Among stalkers in Japan who were advised by prefectural police departments in April-December last year to consult doctors and counselors, offenders in 25 percent of all cases followed the recommendations, data from the National Police Agency show.
Police departments aim to use medical care to treat the urges of stalkers and their wish to control victims. Among offenders who completed their treatments, none resumed stalking.
But stalkers in 60 percent of all cases rejected therapy.
An NPA study suggests that 10 percent of stalkers restart their unlawful practices even after police intervention. From April 2016, cooperating with psychiatrists in each region, police forces across Japan started advising stalkers to consult medical experts.
On Monday, the NPA held a meeting of related officials from prefectural police and medical specialists for the first time, bringing together about 80 involved from the two sides.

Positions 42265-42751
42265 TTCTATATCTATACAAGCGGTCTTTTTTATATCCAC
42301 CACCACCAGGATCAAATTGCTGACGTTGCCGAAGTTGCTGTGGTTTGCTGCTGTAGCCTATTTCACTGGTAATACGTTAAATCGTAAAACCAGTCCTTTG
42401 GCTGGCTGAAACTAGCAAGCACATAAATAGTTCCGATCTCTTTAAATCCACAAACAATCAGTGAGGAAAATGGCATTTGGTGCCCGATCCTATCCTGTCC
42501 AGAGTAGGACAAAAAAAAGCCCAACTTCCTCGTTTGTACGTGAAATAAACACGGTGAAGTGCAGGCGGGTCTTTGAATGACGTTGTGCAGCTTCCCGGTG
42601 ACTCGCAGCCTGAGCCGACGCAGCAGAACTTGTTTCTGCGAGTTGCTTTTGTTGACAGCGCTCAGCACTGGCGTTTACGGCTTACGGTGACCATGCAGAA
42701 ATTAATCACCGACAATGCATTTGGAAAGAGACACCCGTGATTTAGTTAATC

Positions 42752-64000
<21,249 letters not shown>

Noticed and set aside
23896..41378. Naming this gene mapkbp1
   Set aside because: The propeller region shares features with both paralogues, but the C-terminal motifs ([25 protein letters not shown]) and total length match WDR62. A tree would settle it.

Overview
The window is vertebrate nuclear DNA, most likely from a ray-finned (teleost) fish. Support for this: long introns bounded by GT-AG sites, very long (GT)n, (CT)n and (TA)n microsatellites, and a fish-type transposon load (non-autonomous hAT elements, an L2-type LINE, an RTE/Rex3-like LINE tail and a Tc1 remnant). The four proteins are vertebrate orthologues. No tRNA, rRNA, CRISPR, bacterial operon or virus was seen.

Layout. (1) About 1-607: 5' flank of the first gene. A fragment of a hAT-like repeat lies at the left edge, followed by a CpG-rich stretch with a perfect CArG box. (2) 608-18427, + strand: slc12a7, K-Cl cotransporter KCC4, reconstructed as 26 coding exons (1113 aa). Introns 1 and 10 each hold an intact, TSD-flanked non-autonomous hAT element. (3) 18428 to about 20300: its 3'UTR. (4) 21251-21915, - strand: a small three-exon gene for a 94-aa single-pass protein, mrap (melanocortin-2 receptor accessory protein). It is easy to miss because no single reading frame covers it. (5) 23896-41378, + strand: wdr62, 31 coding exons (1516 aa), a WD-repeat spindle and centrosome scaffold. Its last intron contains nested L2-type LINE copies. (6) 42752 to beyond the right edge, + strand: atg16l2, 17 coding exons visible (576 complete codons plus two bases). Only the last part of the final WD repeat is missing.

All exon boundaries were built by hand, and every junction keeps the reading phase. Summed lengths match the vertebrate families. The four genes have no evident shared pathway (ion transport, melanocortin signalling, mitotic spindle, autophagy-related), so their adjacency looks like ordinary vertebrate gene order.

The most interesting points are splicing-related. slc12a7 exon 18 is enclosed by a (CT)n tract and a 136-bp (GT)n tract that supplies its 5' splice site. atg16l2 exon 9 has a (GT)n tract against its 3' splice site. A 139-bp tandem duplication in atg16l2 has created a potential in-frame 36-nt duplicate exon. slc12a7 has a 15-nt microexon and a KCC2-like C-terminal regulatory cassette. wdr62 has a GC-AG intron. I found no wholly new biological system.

By sharing know-how, the agency aims to accelerate its efforts to offer medical treatment to stalkers, officials said.
According to the NPA data, in the nine-month period last year, stalkers in 293 cases handled by 33 prefectural police departments were advised to be treated by medical institutions at their own expense, and such treatment was received by those involved in 73 cases in 28 prefectures.
Among the 73, offenders in 14 cases completed their medical care, 48 continue it and 11 have halted treatment. In cases where treatment has not been finished, police warned five people for resuming stalking.
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